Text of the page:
6 Questions to Ask Before Refinancing Your Home
Refinancing a home loan can be a great way to leverage the value of your home and save yourself some big costs. However, in a precarious housing market, it can also land you in deep water financially. Make sure to consider all the factors before agreeing to refinance.
Do You Have Equity?
In most cases, you need at least 20 percent equity in your home before a bank is willing to consider refinancing your mortgage. If you are underwater, meaning you owe more on your mortgage than your home is currently worth, you may still be able to refinance, but you have far fewer choices.
What Is the New Interest Rate?
Get out your calculator to figure out whether the interest rate on your new mortgage is higher or lower than your current rate. If you are considering an adjustable-rate mortgage, ask your lender for the worst-case scenario, in which your interest rate increases by the maximum amount at every opportunity, and see if you can afford the monthly payments under those conditions. Also, find out whether the interest rate you are being offered is locked in. Some lenders promise one rate, but then charge a higher rate by the time the refinancing is complete.
How Long Do You Plan To Stay in the Home?
A refinance typically costs between 3 and 6 percent of the amount of the new mortgage. Calculate whether your monthly savings are going to cover that expense. If you plan to stay in your home until you retire, this is not an issue, but if you think you might move in a few years, the refinance may not be worth it.
How Is Your Credit?
Check your credit score before you even approach a lender about refinancing. To get a good interest rate, you need a good credit score. A score of 720 or higher is what banks want to see. If your credit score is under 620, you may have trouble finding any lender willing to refinance your home.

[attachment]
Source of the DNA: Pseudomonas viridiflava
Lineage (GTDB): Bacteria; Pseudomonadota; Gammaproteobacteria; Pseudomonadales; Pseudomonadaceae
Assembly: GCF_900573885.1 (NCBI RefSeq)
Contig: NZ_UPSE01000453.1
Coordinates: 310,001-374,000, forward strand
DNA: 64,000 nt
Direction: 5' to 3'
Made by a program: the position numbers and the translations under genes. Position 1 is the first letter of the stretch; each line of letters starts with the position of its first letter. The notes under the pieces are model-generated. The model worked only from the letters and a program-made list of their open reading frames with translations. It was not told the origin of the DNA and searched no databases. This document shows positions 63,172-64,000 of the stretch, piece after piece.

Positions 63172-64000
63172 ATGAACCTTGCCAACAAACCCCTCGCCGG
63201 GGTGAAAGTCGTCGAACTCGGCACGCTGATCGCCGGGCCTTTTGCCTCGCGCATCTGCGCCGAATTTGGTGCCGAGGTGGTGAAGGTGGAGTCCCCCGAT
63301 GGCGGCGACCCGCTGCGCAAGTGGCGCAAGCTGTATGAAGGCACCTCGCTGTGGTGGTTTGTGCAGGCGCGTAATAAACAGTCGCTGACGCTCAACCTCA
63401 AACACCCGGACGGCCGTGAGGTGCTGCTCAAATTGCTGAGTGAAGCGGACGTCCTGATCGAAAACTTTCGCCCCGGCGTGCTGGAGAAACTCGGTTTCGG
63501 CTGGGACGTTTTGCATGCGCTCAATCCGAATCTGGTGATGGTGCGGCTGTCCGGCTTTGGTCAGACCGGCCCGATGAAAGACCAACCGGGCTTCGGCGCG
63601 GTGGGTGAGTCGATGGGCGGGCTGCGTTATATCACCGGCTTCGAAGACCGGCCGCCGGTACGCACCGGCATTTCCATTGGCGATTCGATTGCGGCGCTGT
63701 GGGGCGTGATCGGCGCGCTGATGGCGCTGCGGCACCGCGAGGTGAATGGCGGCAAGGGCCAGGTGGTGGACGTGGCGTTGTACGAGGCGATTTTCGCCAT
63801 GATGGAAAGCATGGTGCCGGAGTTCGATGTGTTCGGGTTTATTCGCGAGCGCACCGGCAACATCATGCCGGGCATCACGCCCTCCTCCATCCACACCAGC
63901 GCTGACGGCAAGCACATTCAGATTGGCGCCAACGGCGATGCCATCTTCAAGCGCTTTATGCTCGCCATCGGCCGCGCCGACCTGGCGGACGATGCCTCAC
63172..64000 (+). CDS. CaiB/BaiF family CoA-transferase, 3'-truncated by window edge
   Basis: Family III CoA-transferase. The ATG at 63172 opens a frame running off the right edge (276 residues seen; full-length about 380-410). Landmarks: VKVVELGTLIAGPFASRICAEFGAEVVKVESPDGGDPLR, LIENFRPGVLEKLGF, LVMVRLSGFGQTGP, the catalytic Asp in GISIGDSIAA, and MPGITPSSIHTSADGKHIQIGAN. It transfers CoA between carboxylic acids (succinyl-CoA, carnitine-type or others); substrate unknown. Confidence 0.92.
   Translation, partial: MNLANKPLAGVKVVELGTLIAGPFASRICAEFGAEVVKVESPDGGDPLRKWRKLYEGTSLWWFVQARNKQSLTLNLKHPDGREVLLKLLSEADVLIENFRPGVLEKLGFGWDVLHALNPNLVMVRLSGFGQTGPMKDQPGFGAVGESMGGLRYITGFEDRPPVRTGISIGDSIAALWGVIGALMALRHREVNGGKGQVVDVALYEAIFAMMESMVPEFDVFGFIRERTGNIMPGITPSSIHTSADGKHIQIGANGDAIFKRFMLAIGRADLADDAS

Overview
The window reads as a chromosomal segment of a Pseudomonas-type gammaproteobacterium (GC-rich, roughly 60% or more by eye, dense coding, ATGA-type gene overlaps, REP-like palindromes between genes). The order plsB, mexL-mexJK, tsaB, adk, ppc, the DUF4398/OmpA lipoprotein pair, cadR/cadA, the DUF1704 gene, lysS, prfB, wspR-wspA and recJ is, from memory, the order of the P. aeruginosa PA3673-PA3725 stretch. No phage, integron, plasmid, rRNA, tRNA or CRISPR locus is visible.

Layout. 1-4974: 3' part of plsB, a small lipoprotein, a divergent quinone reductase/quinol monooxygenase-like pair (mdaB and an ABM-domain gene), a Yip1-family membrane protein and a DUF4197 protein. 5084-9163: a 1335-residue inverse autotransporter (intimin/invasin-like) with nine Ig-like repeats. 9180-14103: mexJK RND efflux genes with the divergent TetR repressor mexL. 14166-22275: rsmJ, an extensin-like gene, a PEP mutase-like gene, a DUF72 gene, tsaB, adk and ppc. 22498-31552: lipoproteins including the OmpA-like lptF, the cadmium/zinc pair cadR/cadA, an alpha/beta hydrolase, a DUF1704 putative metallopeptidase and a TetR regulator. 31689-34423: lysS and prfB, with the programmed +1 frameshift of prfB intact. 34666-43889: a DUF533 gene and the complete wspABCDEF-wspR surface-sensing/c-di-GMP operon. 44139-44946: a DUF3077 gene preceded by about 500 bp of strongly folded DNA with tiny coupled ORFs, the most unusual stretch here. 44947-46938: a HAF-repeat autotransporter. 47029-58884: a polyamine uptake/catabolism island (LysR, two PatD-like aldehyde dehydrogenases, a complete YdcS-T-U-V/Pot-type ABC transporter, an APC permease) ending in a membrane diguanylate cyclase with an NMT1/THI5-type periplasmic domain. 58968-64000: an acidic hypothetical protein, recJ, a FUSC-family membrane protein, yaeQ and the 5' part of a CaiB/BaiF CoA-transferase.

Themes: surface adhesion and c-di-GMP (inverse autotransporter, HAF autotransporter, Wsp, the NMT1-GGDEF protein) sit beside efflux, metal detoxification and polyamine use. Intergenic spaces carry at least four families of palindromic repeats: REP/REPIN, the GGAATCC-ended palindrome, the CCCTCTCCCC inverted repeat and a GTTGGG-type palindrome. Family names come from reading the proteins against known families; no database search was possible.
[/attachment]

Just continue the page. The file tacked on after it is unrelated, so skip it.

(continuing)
How Much Is the Refinance Cost?
Do not look at just the interest rate and monthly payment when you refinance. Getting any mortgage involves a lot of fees, and these can add up to many thousands of dollars, even though you do not have the cost of a down payment when doing a refinance. Ask about lender fees, appraisal fees, title fees and any other closing costs.
Should You Consolidate Other Debts?
If you have credit card, student loan or other debts hanging over your head, it can be very tempting to roll them all into your mortgage. If your bank is offering to consolidate your debts, pull out your calculator again to determine if this is a good deal. If you turn short-term debts into part of a 30-year loan, you could easily end up paying far more in interest over time, even if your monthly payments are lower.
While refinancing may sound like a tempting option, especially if you want to pull a little cash out of your home, it is not always the best choice for every homeowner. Compare the refinancing options available to you with the mortgage you currently hold to make the right choice. Taking a minute to ask these questions might save you from making a costly mistake.